Tempe Town Lake Dam Replacement Project Update
Oct. 26, 2015
Media contact: Nikki Ripley, 480-313-8850
For other questions, email: TownLake@tempe.gov
Tempe, AZ – The City of Tempe is today providing updates on the incredible progress that is being made on the installation of the new western dam at Town Lake, which will preserve this amazing, 2-mile economic engine and recreation haven for decades to come.
Construction is nearing completion on installing eight hinged steel gates, which will open as necessary in the future to allow water to flow down the Salt River past Town Lake. Work on the new dam — the largest of its kind in the United States and perhaps beyond — will finish in approximately February or March, depending on winter storm activity. It began in June 2014.
At that point, Town Lake’s water will be temporarily moved and most of it will be diverted for use by other Salt River Project customers for urban irrigation. This will allow access for crews to remove the former dam structure. The lake could be refilled — mostly using exchange credits from SRP — and reopened about one month after the water is diverted.
The City knows how much Tempe Town Lake is loved and used by residents and visitors, and that spring is such a beautiful time at the lake. But Tempe asks for patience as this complicated work is completed and the lake is once again back in business for the long term. The new steel gate dam has a predicted lifespan of at least 50 years.
Town Lake has proven to be an economic engine for the city, with more than $1 billion in estimated capital investment in the area since its opening in 1999. It is reportedly the second-most visited tourist attraction in Arizona behind the Grand Canyon.
The businesses and full-time residents around the lake would not be there if Tempe residents had not invested in this amenity. The ASU Athletic Facilities District, Hayden Ferry Lakeside and the State Farm project – along with many others around the lake – are very visible signs that the investment has been worth the return already.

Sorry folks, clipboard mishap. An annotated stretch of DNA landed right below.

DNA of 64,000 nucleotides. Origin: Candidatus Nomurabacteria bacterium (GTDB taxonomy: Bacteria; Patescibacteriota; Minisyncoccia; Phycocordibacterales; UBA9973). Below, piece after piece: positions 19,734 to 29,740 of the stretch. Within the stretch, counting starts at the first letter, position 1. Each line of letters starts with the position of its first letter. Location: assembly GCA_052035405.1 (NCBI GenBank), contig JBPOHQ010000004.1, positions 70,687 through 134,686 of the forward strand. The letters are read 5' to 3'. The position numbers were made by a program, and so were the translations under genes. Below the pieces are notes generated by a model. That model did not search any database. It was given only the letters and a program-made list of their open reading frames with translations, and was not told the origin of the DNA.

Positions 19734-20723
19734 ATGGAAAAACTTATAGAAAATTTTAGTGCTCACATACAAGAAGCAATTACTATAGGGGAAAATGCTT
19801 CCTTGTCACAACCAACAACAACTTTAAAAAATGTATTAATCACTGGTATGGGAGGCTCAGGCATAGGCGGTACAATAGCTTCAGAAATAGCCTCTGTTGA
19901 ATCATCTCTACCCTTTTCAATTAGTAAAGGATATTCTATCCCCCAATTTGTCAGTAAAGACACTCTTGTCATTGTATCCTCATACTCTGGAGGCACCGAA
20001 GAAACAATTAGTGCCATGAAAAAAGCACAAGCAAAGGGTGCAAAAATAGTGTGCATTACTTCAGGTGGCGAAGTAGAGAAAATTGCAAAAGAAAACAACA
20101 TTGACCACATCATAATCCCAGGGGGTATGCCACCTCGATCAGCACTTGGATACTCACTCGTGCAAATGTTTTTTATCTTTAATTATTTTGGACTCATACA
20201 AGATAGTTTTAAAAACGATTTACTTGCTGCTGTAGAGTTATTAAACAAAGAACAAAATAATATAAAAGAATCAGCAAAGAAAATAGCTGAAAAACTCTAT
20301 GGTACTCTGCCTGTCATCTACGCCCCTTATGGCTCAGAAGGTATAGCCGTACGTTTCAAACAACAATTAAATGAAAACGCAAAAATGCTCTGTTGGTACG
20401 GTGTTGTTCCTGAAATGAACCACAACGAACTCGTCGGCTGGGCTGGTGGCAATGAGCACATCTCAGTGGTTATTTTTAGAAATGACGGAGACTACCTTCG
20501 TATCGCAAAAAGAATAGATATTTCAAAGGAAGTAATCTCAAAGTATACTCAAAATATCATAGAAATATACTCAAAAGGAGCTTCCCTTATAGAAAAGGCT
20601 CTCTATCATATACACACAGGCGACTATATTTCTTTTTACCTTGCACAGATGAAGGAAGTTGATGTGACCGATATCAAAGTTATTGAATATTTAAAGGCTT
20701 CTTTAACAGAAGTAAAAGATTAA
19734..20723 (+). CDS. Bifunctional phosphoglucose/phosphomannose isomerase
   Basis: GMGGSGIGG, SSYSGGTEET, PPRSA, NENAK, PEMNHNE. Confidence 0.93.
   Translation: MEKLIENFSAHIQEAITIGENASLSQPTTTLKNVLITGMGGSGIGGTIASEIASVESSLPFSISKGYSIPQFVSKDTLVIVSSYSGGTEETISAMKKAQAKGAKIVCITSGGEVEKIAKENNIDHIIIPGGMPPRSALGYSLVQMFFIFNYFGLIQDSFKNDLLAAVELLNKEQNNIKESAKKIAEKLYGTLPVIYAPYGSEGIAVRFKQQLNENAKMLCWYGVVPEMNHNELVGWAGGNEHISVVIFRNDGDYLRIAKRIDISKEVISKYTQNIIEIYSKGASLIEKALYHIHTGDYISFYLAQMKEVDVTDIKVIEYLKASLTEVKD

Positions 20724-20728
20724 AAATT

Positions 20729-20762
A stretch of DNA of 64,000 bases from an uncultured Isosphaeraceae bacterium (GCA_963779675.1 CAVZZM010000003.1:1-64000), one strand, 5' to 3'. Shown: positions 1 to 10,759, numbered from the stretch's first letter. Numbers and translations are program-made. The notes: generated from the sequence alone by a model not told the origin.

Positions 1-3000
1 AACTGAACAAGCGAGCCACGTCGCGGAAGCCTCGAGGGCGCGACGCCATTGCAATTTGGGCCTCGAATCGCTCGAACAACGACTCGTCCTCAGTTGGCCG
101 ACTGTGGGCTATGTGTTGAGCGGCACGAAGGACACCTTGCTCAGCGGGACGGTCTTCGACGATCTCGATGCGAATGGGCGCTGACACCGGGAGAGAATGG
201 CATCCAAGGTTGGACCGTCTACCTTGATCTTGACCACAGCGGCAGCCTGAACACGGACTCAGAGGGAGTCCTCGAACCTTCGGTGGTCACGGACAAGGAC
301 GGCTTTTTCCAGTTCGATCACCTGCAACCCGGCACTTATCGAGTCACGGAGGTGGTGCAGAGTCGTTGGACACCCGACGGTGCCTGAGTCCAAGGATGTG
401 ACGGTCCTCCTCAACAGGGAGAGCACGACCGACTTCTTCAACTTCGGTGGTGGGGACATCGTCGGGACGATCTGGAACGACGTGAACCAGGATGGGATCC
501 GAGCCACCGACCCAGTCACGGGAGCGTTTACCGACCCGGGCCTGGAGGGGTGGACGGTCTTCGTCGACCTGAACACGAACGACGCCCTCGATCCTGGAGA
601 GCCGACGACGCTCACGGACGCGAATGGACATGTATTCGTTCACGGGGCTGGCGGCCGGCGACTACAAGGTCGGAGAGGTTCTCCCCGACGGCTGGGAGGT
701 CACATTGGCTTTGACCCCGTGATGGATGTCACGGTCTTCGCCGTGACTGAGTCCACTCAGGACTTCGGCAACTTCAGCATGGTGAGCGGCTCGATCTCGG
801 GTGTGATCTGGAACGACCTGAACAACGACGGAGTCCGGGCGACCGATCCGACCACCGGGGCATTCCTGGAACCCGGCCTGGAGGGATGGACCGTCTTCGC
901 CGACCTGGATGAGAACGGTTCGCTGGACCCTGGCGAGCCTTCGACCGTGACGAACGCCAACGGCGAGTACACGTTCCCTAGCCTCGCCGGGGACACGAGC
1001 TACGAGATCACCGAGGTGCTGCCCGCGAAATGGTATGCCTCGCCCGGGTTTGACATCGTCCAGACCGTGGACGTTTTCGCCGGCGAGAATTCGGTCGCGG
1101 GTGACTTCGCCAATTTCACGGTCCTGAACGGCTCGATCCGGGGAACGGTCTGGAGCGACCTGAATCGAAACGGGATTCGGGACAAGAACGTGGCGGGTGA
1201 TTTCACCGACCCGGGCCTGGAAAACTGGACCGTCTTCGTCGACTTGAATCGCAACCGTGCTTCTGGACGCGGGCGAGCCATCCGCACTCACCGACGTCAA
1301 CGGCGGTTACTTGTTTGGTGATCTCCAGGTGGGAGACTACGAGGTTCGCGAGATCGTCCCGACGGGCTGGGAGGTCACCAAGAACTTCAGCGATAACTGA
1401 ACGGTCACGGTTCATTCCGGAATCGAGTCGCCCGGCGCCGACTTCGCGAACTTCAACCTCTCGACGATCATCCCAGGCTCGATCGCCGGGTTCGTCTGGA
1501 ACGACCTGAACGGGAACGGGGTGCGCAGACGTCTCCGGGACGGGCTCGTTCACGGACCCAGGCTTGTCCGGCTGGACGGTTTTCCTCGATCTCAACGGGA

Tempe and SRP are working together to ensure that most of the lake water is reused. This was an important goal for the city, which prides itself on sustainable practices. When the water level is low enough, the city will use the opportunity to check lake infrastructure and make repairs as necessary.
The city is being responsible in managing the fish population. Sport fish will not be restocked this fall, as it usually is. Tempe will partner with Arizona Game & Fish to communicate with anglers and eliminate fishing limits during this time. Most fish will flow into the SRP canal system when diversion begins. The city will work with its mosquito expert to ensure extra mosquito monitoring and controls during this time. Visitors must stay out of the lake bed during the water moving and refilling.
Events at Tempe Beach Park will not be impacted, nor will events at the linear parks around the lake. A handful of boating events and splash-and-dash events will need to be rescheduled. Rowing classes and clubs will be postponed. The Pedestrian Bridge is expected to remain open.
Tempe’s new western dam is an unprecedented engineering feat locally and beyond, with eight steel gates, each 106 feet wide, 17 feet high and 232,000 pounds. They are being placed in a new concrete foundation structure that is 100 feet west of the original western dam. Total project cost is estimated to be $47 million.
Steel is a safe, durable and reliable choice to ensure that Tempe Town Lake stays the terrific asset that it is. The city has experts working on this project, from in-house engineers to nationally known dam designers, steel manufacturers and contractors. Partners such as the U.S. Army Corps of Engineers, ADWR, Maricopa County Flood Control, and more are evaluating and permitting this project.